It made national news. Brian Gallagher, public relations engineer for the City of Los Angeles, dumped a giant pile of pretend engineering on the LA City Council. Councilors complained it wasn’t fake enough but approved it anyway. Depending on the spin of your news source you may have read “LA eliminates speed traps” or “baby-killers in Sacramento strike again.”
California’s speed trap law prohibits most speed limit enforcement on major city streets unless the speed limit is based on legitimate traffic safety concerns. Due to a combination of laziness and politics LA let its speed limit authorizations expire and has been playing catch up. Recently the city council accepted recommendations for minor changes in speed limits to try make them enforceable. I read the 219 page report so you don’t have to. Lucky for me, it’s cut-and-paste of the same language for each street.
Under the law, speed limits must be close to the 85th percentile speed of free-flowing traffic. They can be reduced slightly based on factors not readily apparent to drivers. Drivers can see if there are houses or the road is narrow and they slow down on their own. Most importantly, they can’t see the accident rate.
In rare, extreme cases, the speed limit can be 7 mph below the 85th percentile speed. An honest engineering study — a professional engineer has to approve the limit — will result in speed limits close to the 85th percentile speed on most streets.
I already knew LA didn’t want an honest study. An earlier newspaper report said city policy was to apply the maximum 7 mph reduction to all streets. Under those circumstances the “engineering” report becomes an exercise in making up excuses. Indeed, 75 of the 76 street reports were excuses for maximum speed limit reduction the law would allow if the street were actually dangerous. The last reads like an honest study. I suppose there was no call from a city councilor instructing the engineering department what the result of that speed study had to be.
Here’s a typical segment study. Page 80: Overland Avenue between Pico Boulevard and Palms Boulevard. This is a safe street with less than half the city average accident rate. No special conditions not visible to drivers. There are sidewalks on both sides so pedestrians do not need to walk in the street. 85th percentile is 46 mph.
The rest of the language is boilerplate. Over and over “there have been (number) collisions involving pedestrians or bicyclists on the High Injury Corridor that includes (street segment).” It doesn’t say there were collisions on that segment. As noted, the accident rate on Overland Avenue is below the city average. There were accidents along a corridor. Maybe near Overland Avenue, maybe on a street that connects to a street that connects to a street… Every street in the city, safe or not, could be put into a High Injury Corridor by connecting it to a street that meets some arbitrary threshold.
The report concludes, as it does for other safe segments, “a 5 mile per hour reduction in the posted speed limit to 40 miles per hour is justified to improve corridor safety consistent with Vision Zero efforts”. Approved by Brian Gallagher.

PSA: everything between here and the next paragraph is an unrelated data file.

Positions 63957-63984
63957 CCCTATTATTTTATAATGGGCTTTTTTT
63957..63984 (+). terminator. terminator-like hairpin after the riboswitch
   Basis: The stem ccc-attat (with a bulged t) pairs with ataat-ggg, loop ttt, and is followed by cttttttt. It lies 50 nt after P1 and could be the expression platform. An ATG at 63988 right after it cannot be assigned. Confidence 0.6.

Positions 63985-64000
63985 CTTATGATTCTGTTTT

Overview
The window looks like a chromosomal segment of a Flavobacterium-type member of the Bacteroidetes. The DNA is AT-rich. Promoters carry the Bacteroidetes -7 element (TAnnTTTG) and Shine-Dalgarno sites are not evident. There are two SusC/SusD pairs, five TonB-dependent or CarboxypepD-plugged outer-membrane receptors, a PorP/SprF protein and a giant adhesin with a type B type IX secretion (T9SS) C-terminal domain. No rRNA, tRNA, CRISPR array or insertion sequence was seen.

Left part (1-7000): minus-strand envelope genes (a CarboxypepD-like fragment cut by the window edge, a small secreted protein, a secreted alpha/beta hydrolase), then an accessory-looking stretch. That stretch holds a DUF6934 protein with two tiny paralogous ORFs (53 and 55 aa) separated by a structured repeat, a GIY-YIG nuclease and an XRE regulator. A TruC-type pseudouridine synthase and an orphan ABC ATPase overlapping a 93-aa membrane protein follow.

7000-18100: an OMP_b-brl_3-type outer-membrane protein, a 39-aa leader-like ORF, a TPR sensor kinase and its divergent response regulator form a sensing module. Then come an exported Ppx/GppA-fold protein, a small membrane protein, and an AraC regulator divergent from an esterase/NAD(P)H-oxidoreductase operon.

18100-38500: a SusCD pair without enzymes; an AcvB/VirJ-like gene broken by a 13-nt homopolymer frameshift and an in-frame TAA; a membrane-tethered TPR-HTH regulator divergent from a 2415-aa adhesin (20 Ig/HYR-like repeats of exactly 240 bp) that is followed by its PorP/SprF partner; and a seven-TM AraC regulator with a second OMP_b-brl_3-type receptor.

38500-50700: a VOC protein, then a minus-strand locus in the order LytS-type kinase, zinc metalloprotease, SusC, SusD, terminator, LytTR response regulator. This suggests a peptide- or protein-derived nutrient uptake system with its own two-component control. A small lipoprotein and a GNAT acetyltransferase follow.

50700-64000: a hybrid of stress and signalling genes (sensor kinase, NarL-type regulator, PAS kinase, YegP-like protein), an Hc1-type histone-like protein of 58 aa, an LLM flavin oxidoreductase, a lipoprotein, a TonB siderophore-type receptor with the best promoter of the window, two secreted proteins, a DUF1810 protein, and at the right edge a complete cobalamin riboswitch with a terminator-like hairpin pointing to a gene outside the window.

When you see “Vision Zero” on an engineering document it’s not an engineering document. He’s not practicing engineering. He’s practicing sloganeering.
Mayor Garcetti is allowed to practice sloganeering. Mr. Gallagher, P.E., is supposed to practice engineering and has a duty to protect the public from unsafe traffic control practices and the mayor’s whims.
There’s more. Fractions are not rounded off to whole numbers when doing so would show that a speed limit reduction is excessive. (See 7th Avenue and 54th Street.) A speed limit 10 miles per hour below the 85th percentile speed is justified by the fact that down the street the speed limit is only 5 miles per hour below. I explained why that’s wrong in my post about Cambpell. Two speed limits were changed for no reason because the streets were classified as “local”. I explained why that’s wrong in my post about Pasadena. A speed limit set by an engineering study can only be changed by an engineering study.
In California traffic court the burden is on the prosecution to show the speed limit is valid. Quite a few of these studies are invalid in ways that you can probably explain to a judge. Like the boilerplate Vision Zero language I quoted based on a finding that some other street had pedestrian accidents.
Read as a whole, the report shows that Los Angeles is not basing speed limits on a proper exercise of engineering judgment. City officials are open about the fact that they’re only doing this so they can write more speeding tickets. It’s not about safety, it’s about Vision Zero. Pedestrian deaths increased 82% following launch of the slogan and they’re going double or nothing.
In California it’s illegal to enforce speed limits in violation of the speed trap law. That doesn’t only mean you win in traffic court. They weren’t supposed to pull you over in the first place. Perhaps a local lawyer can look into the city’s policy of encouraging civil rights violations.
The opinions expressed in this post belong to the author and do not necessarily represent those of the National Motorists Association or the NMA Foundation. This content is for informational purposes and is not intended as legal advice. No representations are made regarding the accuracy of this post or the included links.